Taking Time for Daniel

By Chuck Griffin
LifeTalk Editor

Daniel

If you follow the daily lectionary readings, you’re about to hit a string of stories from the Book of Daniel. I want to encourage you to take time to read that wonderful Old Testament book from start to finish, with a simple big-picture message in mind.

Let me remind you of three stories from the first six chapters of Daniel. They make a very straightforward point about God. I also invite you to spend more time studying the other stories, which are mostly about Daniel’s interpretation of various kings’ dreams. And please don’t ignore the last six chapters, made up of unusual writings called “apocalyptic” literature.

First, there’s the story I call “The God Diet.” Daniel and three other Jewish captives are taken to the Babylonian court to be trained in the literature and language of the empire that has conquered the Holy Land.

While there, they are expected to eat the king’s food. It is rich and fattening, but for Jews it also is unclean, forbidden by God.

Daniel and his friends, known in Babylon as Shadrach, Meshach and Abednego, decline to eat the food, asking instead for vegetables and water. This worries the palace official in charge, who knows he will be blamed if the young men waste away.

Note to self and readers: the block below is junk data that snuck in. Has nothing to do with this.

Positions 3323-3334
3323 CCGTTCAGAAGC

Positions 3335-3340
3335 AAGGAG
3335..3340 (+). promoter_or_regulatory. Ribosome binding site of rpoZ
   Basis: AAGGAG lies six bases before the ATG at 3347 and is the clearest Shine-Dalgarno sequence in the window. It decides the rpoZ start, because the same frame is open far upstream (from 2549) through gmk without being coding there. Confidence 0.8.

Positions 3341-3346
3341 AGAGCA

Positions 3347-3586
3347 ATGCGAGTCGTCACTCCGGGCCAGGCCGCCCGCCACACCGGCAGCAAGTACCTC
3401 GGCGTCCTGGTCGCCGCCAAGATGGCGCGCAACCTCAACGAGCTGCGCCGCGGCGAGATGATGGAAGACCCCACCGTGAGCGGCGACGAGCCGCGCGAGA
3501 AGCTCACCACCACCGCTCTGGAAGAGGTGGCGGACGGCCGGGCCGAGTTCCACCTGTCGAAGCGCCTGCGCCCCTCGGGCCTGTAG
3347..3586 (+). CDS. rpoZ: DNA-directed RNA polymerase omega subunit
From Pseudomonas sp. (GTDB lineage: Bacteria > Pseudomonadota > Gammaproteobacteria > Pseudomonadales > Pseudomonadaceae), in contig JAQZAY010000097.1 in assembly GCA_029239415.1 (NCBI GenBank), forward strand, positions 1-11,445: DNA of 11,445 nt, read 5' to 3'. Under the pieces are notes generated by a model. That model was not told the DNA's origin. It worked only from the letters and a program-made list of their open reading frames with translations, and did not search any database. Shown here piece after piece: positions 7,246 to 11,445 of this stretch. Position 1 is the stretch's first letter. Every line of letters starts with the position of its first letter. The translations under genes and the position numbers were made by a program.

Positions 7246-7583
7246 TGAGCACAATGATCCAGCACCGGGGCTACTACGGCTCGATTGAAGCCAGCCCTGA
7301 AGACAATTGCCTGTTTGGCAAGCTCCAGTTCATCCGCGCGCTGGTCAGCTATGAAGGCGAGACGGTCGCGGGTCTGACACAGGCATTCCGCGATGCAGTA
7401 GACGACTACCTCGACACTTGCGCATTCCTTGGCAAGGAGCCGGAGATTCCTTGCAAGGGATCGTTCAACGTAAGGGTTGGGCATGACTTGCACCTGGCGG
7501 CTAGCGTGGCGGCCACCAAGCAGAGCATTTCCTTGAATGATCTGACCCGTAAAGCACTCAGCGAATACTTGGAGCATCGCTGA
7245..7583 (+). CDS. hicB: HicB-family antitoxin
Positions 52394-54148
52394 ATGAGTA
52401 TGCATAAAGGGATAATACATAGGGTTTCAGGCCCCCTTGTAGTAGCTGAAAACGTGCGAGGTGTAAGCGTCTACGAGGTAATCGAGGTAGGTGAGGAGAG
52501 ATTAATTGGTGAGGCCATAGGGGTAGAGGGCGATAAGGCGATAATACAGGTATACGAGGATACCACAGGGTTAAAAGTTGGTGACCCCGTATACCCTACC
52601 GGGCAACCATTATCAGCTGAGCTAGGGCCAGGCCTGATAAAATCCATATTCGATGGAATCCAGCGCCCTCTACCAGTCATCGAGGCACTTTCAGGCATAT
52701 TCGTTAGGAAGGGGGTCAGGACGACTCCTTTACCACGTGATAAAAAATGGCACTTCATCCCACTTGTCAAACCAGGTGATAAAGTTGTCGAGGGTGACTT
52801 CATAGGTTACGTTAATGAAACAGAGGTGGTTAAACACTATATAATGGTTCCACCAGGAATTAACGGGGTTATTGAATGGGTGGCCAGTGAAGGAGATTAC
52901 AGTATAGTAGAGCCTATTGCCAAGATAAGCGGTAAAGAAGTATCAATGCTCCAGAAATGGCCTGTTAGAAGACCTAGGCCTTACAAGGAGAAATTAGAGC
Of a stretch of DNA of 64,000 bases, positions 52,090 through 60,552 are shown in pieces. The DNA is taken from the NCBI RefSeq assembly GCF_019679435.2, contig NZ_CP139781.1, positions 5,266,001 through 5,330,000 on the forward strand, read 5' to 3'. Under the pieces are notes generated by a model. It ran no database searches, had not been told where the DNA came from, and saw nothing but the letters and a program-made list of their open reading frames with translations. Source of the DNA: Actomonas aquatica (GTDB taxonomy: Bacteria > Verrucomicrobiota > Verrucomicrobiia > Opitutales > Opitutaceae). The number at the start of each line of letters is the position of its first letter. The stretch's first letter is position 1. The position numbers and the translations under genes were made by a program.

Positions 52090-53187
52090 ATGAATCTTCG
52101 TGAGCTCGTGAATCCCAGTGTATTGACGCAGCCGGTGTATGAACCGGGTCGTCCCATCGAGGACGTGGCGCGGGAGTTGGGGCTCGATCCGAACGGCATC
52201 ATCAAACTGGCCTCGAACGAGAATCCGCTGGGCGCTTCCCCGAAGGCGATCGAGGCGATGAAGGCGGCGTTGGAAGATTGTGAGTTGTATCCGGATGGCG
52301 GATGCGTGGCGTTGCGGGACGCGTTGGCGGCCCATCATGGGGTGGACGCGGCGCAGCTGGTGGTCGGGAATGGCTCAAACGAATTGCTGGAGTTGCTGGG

Instead, after 10 days, they look “better and fatter” than the people eating the king’s food, and they find themselves stationed in the king’s court.

Some people hold this story up as an example of the power of a vegetarian lifestyle, but that interpretation misses the real point: Be faithful to God despite what the world says, and God will take care of you.

The second story has a similar message. The king builds a great statue made of gold and orders everyone to worship it. Again, because of their faith, Shadrach, Meshach and Abednego refuse to bow down.

The king orders them thrown into a fiery furnace, one so hot that the men charged with tossing Shadrach, Meshach and Abednego through the furnace door die from the heat.

When the king looks in, he sees not three but four figures in the furnace, one having “the appearance of a god.” He calls the three out and finds they’ve not lost so much as an eyebrow.

God took care of them.

The third story shows that even political intrigue cannot overcome God’s love for a faithful follower. Daniel, a top adviser to the king, is so good at his job that the other advisers are jealous.

Knowing Daniel’s methodical religious life, the other advisers get a law passed that no one may pray to anyone except the king for 30 days. Daniel, of course, goes right on praying three times a day to God and is eventually caught. The punishment is to be tossed into a den of lions.

The next morning, the king finds Daniel unscratched. The king then tosses the conspirators and their families in. The lions decide to break their fast.

Again, the message is simple. Be faithful to God. God will take care of you.

Lord, we are so grateful for the way you watch over us. Even in sickness and death we know we have nothing to fear, for you will be with us through this life and into the next, thanks be to Jesus Christ. Amen.

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